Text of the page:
Election 2008

Open Thread: Obama Loves a Caucus


Barack Obama in Iowa, after winning the Democratic caucus

Democrat Barack Obama may trail Hillary Clinton in the overall delegate count (his 765 to her 845), but there's one political venue he all but owns: the caucus, any caucus, apparently anywhere.

Obama opened his party's primary season by winning the Iowa caucus. Since then, Obama has gone on to win caucuses in Alaska, Minnesota, Colorado and Idaho. He trailed Clinton in overall voting in the Nevada caucus, but still emerged with one more delegate than she did.

What is it about this guy and caucuses?

Comments

 

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His supporters (caucus attendees) are highly intelligent- they must be able to strategize to maximize the delegate count, and they must have many well-reasoned arguments to win over new supporters. Go Mr. O! Rock the vote!

Sent by Anna | 12:15 PM | 2-6-2008

Second-Shift Workers (working-class), Single Parents, and voters over the age of 65, I believe are huge demographics for Hillary Clinton. All of which have a hard time attending a long stand in a corner event.

Sent by Frank | 1:30 PM | 2-6-2008

as a former Republican turned Indepentant, Looking at the demo of both Clinton and Obama, I wouold say the 'quick' votes(primay) would go to hillary as the amount of research done when making the decision to select her. Obama's demo is more educated and familiar with the new media and remember the doings of the Clinton's dureing Bill's term and all the scandals surrounding Hillary and Bill, Basically.... He has an appealing message and He's not a Clinton..,.

Sent by RJ | 2:06 PM | 2-6-2008

Obama is really a good speaker and any day he is able to give a very good speech and get audience. If you look at his candidacy it is really a fairy tale. Without much background in politics and really not attaining many milestones, he was able to run a successful campaign for presidency. And we the people tend to believe what we hear and do not really think much. And every one is dying for a change???But does anyone know what the change is? I bet no one does. But many of us want a change???For better or worse we are supporting for the change.

In short Obama???s Ad has been better than Hillarie???s

Sent by Timmy | 5:02 PM | 2-6-2008

Respectfully, I don't think demographics are the key here. In my Minnesota precinct, where previous record attendance was around 260 people, we had 787 people show up -- at least 600 first time caucus goers. Obama won the vote with 557 to 208 for Clinton. The crowd included retirees, an elderly woman in a walker, as well as high school students who will be eligible to vote in the election by fall. And a bunch of aging baby boomers like myself.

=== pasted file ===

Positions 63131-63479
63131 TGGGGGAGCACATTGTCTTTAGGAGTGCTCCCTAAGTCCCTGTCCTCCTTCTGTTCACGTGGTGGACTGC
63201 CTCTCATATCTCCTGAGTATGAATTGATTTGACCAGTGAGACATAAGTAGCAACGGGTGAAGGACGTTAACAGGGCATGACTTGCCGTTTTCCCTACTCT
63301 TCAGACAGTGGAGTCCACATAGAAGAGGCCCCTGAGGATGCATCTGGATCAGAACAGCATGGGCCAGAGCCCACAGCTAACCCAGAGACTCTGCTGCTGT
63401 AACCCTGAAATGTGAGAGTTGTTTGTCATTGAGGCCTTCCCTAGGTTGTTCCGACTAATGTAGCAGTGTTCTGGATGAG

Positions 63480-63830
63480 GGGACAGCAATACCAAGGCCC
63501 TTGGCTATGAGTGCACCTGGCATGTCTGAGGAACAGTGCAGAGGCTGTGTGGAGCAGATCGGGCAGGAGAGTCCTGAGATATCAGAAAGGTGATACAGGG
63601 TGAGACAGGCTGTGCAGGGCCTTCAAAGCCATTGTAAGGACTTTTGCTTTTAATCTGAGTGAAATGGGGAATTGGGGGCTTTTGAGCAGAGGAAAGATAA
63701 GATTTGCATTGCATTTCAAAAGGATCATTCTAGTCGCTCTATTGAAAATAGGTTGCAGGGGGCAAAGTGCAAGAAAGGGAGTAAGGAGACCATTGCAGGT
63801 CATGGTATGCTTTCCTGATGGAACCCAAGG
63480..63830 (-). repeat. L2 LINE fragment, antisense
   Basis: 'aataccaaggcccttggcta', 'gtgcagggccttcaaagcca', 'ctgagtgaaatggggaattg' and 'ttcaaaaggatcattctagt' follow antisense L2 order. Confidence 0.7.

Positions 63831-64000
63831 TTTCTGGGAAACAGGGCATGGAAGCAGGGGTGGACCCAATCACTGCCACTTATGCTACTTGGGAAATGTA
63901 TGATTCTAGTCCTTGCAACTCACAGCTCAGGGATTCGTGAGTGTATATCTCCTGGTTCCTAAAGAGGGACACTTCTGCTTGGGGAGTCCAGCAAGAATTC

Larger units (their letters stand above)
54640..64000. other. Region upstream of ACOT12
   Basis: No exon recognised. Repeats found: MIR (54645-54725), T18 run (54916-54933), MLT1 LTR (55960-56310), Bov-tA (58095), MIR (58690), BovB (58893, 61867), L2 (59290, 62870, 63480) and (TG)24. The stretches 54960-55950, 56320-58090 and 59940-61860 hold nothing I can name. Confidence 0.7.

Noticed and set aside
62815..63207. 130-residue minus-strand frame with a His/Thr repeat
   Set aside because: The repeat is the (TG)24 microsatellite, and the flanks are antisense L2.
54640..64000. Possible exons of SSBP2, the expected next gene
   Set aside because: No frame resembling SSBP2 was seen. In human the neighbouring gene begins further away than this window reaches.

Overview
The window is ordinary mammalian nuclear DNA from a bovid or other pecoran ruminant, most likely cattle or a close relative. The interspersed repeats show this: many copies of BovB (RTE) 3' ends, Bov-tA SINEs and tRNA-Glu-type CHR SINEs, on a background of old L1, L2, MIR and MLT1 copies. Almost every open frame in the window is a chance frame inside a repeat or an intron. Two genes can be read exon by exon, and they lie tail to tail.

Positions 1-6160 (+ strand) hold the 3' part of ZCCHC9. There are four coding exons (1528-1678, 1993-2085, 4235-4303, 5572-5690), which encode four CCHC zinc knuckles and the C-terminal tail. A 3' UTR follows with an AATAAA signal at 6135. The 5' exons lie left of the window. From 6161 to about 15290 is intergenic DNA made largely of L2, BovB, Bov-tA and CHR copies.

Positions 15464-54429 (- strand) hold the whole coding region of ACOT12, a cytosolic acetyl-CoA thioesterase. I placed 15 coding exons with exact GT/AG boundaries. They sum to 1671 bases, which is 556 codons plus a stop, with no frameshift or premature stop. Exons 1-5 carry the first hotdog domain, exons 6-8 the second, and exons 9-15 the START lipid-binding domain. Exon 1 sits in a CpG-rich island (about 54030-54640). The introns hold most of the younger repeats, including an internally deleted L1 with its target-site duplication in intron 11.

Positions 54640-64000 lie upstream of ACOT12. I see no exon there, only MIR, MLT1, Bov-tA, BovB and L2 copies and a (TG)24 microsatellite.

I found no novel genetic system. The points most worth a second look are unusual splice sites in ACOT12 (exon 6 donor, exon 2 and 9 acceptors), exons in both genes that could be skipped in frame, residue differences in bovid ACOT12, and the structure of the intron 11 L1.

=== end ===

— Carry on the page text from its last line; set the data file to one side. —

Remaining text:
People turned out because of the message of the Obama campaign and the hard work of organizers.
The key I think is where the scope of the election is small enough to allow a committed group of organizers to carry the message to the people.

Sent by Bruce Johnson | 5:33 PM | 2-6-2008

When people have committed to the process enough to do any research, they learn that Obama has a long history in politics, a wide scope of knowledge, and in depth policy proposals. In primary states, it is easier to quickly cast a passive vote.

Sent by HM | 5:53 PM | 2-6-2008

1. How does being a good speaker and energized youth voters with a message of "change" translate into being able to be a good president? IN order for a President to get things done they have to work with the house and the senate (you know old establishment politico's) who are not going to be woed by a good speech with no substance.

2. More on this issue, why is it when Hillary has shown in the past to be able to work across party lines and get things accomplished, she is torn apart for it. Yet, Obama talks about uniting all people and working to break down party lines, he get's this blind support?

NEWFLASH: Candidates of all of elections have been running on this "change" platform since the beginning of Politics. The other Newsflash is that there is no such thing as drastic change in Politics. They are empty promises of Rainbows and Sunshine. People must think somehow he's not from the "system" or "machine" but he would never have made it this far without that "system" or "machine". He also is somewhat hypocritical in terms of this disassociating himself and talking so negative about getting away from "Old Politics" and "typical Washington Politics" yet he has the backing of the likes of Kerry and Kennedy.

The only way to get things done in Washington is attempt to play nicely with others, give a little, take a little, while looking out for your people not solely your party. Contrary to popular belief, not every Demo. idea is great and not every Rep. idea is evil. Tough decisions and tough votes need to take place and mistakes will be made but you can't ride the fence so you can peddle both sides.

Sent by Virginia4Hillary | 6:29 PM | 2-6-2008

Obama support is grassroots at its finest. These are people from every demographic who once they have heard him speak have been motivated to do their own research (viva the internet!) and they learn there is more than just words (beautiful, powerful words) but real intelligence. He is able to balance his courage to stand up for what he believes with the determination to work with all to get the job done.

Do your own research.

And talk with everyone about what you learn. Finally, bringing up the subject of politics is no longer taboo.

Sent by Le'o | 10:22 PM | 2-6-2008

Funnily enough - a lot of black voters (myself included) don't like to admit they support Obama (http://theangryblackwoman.wordpress.com/2008/02/05/why-i-dont-like-to-admit-that-i-support-obama/)
which could actually hurt him in the caucus system -

Sent by Leyla Farah | 10:25 PM | 2-6-2008

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